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Database functions

SQL Common Table Expression (CTE)

What is a SQL Common Table Expression (CTE)?

A Common Table Expression (CTE) in SQL is a temporary result set that can be referenced within a SELECT, INSERT, UPDATE, or DELETE statement. CTEs are defined using the WITH keyword and allow you to create a named, reusable subquery within your SQL statement. They provide a way to simplify complex queries and make them more readable.

When you would use it

You would use a CTE when you want to:

  1. Simplify complex queries: Break down a complex SQL statement into smaller, more manageable parts to improve readability and maintainability.

  2. Avoid duplicating subqueries: Reuse a result set across multiple parts of a query without rewriting the same subquery multiple times.

  3. Create recursive queries: When you need to perform recursive operations, such as traversing hierarchical data structures.

  4. Improve query organization: Organize your SQL statements by separating logical sections, making it easier to understand and debug.

Syntax

The syntax for defining a CTE using the WITH clause is as follows:

WITH cte_name (column1, column2, ...) AS (
    SELECT ...
    FROM ...
    WHERE ...
)
  • cte_name: The name of the CTE, which is used to reference the result set.
  • (column1, column2, ...): An optional list of column names for the CTE, used for naming the columns in the CTE.
  • SELECT ... FROM ... WHERE ...: The query that defines the CTE, which can include SELECT, FROM, and WHERE clauses.

Parameter values

  • cte_name: A user-defined name for the CTE, which should be unique within the SQL statement.
  • (column1, column2, ...): Optional. A list of column names for the CTE to provide names for the columns within the CTE.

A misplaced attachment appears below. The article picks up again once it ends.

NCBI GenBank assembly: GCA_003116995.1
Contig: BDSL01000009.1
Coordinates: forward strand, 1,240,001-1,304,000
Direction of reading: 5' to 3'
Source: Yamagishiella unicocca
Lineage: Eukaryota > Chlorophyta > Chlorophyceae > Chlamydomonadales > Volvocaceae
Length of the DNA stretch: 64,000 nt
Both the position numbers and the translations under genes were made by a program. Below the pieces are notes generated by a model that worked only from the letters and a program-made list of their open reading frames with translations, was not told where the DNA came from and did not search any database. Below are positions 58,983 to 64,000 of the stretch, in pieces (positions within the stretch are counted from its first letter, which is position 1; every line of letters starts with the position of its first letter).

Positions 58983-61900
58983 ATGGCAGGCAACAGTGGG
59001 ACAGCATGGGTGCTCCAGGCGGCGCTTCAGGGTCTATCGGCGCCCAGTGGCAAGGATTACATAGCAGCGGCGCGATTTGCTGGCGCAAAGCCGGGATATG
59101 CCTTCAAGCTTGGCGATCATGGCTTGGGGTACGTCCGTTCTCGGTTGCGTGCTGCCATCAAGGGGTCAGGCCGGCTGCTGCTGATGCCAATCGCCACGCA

• SELECT ... FROM ... WHERE ...: The query that defines the CTE, including the SELECT, FROM, and WHERE clauses, which should return a result set.

Example query

Suppose you have a table "employees" and you want to find all employees and their immediate supervisors. You can use a CTE like this:

WITH Supervisors AS (
    SELECT e.employee_id, e.employee_name, s.supervisor_name
    FROM employees e
    LEFT JOIN employees s ON e.supervisor_id = s.employee_id
)
SELECT employee_id, employee_name, supervisor_name
FROM Supervisors;

Example table response

Assuming the "employees" table contains the following data:

| employee_id | employee_name | supervisor_id |
| ----------- | ------------- | ------------- |
| 1           | John Smith    | NULL          |
| 2           | Mary Johnson  | 1             |
| 3           | Sam Brown     | 1             |
| 4           | Alice White   | 2             |

The query mentioned earlier would return the following result:

| employee_id | employee_name | supervisor_name |
| ----------- | ------------- | --------------- |
| 1           | John Smith    | NULL            |
| 2           | Mary Johnson  | John Smith      |
| 3           | Sam Brown     | John Smith      |
| 4           | Alice White   | Mary Johnson    |

This result uses a CTE called "Supervisors" to simplify the query and find the immediate supervisors of employees.

Use cases

  • Simplifying complex queries by breaking them down into smaller, reusable parts.
  • Reusing subqueries within a single SQL statement to avoid duplication.
  • Performing recursive operations, such as navigating hierarchical data structures.
  • Organizing SQL statements for better readability and maintainability.

SQL languages this is available for

Common Table Expressions (CTEs) are available in most modern relational database management systems (RDBMS), including but not limited to:

  • MySQL
  • PostgreSQL
  • Oracle Database
  • SQL Server
  • SQLite
  • IBM Db2
  • MariaDB

The syntax and behavior of CTEs are generally consistent across these database systems, but there may be minor variations or extensions in specific database implementations.

Related

SQL JOIN WHERE

SQL Stored Procedures

SQL Create Database

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